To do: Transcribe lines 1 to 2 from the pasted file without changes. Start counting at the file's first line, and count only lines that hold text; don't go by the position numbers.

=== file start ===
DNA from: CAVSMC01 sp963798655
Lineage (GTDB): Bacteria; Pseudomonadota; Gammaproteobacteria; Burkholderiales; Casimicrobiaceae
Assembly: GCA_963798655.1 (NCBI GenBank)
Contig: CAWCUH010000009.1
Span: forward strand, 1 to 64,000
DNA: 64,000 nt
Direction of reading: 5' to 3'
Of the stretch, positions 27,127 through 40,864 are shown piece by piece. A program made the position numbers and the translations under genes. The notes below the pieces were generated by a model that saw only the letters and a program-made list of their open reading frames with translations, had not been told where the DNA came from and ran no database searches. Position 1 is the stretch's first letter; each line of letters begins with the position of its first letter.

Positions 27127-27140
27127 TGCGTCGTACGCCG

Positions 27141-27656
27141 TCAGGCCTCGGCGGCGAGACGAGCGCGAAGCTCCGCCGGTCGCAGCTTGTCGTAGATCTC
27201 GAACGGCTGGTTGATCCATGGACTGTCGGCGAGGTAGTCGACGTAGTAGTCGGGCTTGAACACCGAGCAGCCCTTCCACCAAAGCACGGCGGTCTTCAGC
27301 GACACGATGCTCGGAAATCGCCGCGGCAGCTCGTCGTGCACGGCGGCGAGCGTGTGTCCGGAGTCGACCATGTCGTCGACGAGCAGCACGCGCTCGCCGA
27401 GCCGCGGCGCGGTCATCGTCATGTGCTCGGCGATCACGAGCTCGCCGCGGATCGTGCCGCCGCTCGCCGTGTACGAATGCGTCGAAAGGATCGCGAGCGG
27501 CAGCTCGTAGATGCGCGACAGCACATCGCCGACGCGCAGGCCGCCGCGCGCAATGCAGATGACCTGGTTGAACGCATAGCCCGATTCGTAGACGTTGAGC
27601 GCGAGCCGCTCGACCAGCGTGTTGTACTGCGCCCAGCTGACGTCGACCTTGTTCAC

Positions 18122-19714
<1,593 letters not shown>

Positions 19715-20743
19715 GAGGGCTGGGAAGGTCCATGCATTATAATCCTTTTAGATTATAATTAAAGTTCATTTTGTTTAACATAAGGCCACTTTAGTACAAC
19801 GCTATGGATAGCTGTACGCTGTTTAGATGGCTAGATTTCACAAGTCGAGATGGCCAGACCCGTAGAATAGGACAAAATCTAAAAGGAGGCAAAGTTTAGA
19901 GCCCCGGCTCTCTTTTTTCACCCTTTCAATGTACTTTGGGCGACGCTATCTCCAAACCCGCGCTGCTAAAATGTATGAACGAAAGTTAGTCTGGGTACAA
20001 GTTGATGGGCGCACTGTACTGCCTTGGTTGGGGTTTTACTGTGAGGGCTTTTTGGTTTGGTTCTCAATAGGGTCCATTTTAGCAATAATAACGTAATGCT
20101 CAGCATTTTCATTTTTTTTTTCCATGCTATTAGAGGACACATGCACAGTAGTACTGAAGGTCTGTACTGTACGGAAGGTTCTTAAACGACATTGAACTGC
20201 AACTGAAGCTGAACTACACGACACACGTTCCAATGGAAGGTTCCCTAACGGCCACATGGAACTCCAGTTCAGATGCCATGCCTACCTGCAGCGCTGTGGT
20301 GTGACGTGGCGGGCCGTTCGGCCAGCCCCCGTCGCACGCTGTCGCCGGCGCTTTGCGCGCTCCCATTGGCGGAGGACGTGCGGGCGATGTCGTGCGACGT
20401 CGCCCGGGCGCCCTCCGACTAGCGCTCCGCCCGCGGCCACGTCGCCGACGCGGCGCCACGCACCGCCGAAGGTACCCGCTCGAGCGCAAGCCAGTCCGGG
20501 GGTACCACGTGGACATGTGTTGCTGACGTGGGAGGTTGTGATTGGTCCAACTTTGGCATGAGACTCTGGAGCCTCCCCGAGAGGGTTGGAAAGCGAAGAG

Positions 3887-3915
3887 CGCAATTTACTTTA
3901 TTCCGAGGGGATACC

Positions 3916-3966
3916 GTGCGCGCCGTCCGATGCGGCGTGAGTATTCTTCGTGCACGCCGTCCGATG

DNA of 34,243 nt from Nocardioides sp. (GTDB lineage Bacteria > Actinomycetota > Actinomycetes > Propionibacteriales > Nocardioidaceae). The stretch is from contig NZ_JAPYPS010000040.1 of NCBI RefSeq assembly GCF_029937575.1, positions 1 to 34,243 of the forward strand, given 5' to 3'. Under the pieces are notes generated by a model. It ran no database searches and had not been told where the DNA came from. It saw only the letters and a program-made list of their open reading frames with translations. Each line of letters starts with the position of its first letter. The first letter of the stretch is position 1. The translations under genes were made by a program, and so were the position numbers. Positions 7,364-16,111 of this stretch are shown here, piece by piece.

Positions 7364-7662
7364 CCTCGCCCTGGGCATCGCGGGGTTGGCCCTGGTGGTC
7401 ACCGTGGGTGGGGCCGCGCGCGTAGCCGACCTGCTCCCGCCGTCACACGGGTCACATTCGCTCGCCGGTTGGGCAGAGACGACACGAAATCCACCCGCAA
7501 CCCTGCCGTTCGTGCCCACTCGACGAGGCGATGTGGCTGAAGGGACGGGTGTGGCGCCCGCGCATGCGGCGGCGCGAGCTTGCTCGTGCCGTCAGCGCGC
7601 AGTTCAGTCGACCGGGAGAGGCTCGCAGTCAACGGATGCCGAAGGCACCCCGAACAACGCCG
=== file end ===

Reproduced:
DNA from: CAVSMC01 sp963798655
Lineage (GTDB): Bacteria; Pseudomonadota; Gammaproteobacteria; Burkholderiales; Casimicrobiaceae